– Trust your instincts!
Dr Google doesn’t give accurate medical advice. And friends/family/ mothers groups can only help a certain amount. Always trust your instincts with your baby. You know your baby best!

– Post natal depression/perinatal depression isn’t anything to be ashamed of!
Having suffered mental illness since a teenager, I knew all the signs of PND. Yet for some reason I was more ashamed of knowing I was suffering whilst pregnant and post natal. There is always a stigma behind any form of mental illness, and to feel that I wasn’t ‘thankful’ to be pregnant or to have a healthy new baby made it worse. Seek help from those who care and know you best, because suffering in silence doesn’t help you or your baby or your relationships.

– Only take advice that resonates to you!
You will be given countless amounts of unsolicited advice from other mums/family members/friends. A lot of this advice will be conflicting, and some won’t suit your lifestyle, situation, beliefs. Only take on board what you want. No baby is the same as another, and every little life requires different help.



The last person to write on my blog (but certainly not least) is my friend Bron, who I met at a new church my husband and I started attending about 3 months before we left on our holiday overseas. I wanted to make a special note here about what she has written. As a fellow Christian mother we have extremely similar parenting points of view and reading Bron’s words affected me in a deep way. I can’t exactly explain how much it resounded with me on more than one level, but if I could have written a fourth or fifth point, Bron’s words below capture my own thoughts and opinions as a Christian parent better than I may have even be able to write. What she has written here drew me into a reflective place of meditation on the link between Christ and motherhood.


Bron Pirrotta – @mytiny.tribe

Parenting advice for new mum

Mum to Malia Sage – 3, and Macey Rain – 9 months


Three pieces of advice I wish I’d known as a new mum:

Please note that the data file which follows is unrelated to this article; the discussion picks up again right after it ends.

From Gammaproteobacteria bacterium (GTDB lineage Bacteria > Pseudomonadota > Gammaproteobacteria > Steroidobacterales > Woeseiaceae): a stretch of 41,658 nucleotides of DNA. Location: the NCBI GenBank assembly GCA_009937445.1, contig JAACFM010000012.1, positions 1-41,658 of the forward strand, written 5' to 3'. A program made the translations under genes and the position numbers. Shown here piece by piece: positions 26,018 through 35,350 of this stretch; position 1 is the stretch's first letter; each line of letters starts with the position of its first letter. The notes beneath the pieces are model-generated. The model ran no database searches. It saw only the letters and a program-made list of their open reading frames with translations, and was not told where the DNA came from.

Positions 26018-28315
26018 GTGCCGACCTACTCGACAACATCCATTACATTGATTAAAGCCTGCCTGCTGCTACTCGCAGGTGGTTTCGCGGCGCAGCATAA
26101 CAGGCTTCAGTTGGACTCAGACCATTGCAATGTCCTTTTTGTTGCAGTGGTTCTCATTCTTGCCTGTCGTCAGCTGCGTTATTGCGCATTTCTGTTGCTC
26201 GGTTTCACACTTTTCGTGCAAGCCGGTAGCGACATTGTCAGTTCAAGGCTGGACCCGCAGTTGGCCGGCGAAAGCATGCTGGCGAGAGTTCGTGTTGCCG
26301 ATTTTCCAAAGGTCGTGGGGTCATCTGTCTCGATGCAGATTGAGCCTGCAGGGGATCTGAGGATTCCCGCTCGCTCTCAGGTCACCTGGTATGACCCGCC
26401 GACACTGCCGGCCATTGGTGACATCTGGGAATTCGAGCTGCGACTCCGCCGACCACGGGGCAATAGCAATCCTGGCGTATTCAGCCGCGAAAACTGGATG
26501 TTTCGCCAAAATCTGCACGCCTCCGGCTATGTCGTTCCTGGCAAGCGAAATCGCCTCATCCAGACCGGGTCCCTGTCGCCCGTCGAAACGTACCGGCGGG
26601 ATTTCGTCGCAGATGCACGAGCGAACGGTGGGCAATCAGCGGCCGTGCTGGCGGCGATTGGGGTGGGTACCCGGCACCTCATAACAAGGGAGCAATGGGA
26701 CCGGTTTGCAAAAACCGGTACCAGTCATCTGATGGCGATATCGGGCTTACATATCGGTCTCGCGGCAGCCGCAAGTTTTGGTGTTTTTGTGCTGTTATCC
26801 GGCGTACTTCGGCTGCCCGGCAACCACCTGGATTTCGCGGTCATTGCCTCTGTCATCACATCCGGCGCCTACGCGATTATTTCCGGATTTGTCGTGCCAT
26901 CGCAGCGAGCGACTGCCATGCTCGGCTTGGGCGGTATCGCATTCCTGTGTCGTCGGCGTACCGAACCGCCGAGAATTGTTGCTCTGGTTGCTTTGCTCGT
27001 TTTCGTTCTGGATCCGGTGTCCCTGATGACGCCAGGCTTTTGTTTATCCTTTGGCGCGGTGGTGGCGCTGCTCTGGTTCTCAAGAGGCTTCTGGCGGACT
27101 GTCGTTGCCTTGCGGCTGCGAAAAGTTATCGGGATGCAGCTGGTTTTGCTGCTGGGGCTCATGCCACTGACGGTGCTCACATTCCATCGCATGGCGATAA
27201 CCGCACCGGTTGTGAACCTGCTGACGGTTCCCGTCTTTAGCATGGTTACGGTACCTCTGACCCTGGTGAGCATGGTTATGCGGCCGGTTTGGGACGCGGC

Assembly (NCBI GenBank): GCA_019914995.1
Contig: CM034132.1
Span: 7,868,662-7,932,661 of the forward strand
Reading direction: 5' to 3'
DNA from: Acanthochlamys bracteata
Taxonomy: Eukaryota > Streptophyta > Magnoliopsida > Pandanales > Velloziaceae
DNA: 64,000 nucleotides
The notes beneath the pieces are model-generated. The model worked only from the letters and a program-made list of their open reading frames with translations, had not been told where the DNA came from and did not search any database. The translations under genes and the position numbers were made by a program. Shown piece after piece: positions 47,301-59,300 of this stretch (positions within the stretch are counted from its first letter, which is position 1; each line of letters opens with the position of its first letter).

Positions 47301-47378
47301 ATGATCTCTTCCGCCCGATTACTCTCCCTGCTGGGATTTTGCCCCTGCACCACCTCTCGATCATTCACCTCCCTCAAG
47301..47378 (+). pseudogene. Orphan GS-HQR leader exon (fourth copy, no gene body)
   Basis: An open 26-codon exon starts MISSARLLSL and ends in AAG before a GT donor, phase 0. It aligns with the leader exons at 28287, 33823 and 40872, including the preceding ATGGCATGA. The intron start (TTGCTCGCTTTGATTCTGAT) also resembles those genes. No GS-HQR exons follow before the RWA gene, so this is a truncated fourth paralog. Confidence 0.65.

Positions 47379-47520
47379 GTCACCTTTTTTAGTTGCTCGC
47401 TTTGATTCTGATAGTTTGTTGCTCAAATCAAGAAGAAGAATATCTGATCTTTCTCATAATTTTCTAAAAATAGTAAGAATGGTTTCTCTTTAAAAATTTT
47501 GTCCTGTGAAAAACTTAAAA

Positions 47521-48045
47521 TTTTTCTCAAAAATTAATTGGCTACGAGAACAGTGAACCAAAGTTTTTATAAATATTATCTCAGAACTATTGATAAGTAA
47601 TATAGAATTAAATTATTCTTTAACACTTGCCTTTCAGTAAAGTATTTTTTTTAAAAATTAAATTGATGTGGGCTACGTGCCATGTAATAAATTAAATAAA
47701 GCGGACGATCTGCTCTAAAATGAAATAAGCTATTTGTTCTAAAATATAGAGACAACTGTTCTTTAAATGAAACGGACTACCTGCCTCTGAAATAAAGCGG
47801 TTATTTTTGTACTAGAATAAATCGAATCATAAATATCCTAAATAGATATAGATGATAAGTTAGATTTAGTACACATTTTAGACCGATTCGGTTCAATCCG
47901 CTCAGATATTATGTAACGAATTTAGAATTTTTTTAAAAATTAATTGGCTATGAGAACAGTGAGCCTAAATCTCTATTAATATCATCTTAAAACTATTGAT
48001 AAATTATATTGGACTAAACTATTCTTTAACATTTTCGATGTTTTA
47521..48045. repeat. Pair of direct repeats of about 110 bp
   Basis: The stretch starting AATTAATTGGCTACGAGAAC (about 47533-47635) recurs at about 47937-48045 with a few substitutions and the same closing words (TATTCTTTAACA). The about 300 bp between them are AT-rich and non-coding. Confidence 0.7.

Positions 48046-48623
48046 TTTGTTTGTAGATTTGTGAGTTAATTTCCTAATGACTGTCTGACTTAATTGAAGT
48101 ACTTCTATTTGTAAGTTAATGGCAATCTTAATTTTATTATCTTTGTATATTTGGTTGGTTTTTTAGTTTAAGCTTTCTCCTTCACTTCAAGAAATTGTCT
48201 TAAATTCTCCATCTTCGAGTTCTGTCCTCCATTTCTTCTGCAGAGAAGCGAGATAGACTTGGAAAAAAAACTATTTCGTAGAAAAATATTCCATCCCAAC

Coming into motherhood initially I had fairly relaxed views. My first birth was so natural and ‘easy’… as far as pushing a human out of you can be, and the first few months were challenging but fairly regular so far as life goes with a newborn. The first time I felt the ‘mum worry’ overcome me (often brought about due to the opinions of others/society or self doubt) was at my daughters 4 month check up. “How’s she sleeping?” the young, fresh-out-of-uni doctor asked, “she’s… not, really…” (well it felt like that at least) “OH WHAT?! She’s not sleeping through?” Doc asked in shock horror (I now know how ridiculous it is to expect a fully breastfed 4 month old to sleep through! but then? I TRUSTED her. She was the ‘professional’ after all.) “Go out and by the book save our sleep, like, today!” she suggested. I did. And I let my precious 4 month old little girl cry herself to sleep alone instead of being held by her mama’s soft warm chest like she longed for. Oh how I regret these days and weeks of listening, desperately waiting for the crying to stop (only in hopes that I could relieve the desire to go in to her). Yes, my daughter eventually started sleeping through (and don’t get me wrong, I do think there is a place for sleep training, but NOT at 4 months old, and NEVER totally alone). I was so desperate with my first to be in control, to have her sleep through so I could regain some semblance of a normal life and fully functioning brain back… little did I realise that once you have kids your brain never functions the same again! Babe number two has been blessed with, so far 8 months of co-sleeping (or breast -sleeping really) that my first baby girl unfortunately was not. The lesson I have learnt through this is, embrace sleeplessness, every morning I have to make a good decision for myself and my kids: enjoy today, no matter how tired you are, be present, have a coffee, and be humble/vulnerable enough to call someone and ask for help, tell your partner when you need a break to take a nap or shower alone, they aren’t mind readers. And lesson B from this experience, learn to forgive yourself (and the doctor!) and show a graciousness to that 21 year old mum who lacked confidence in her authority and leadership as a mama.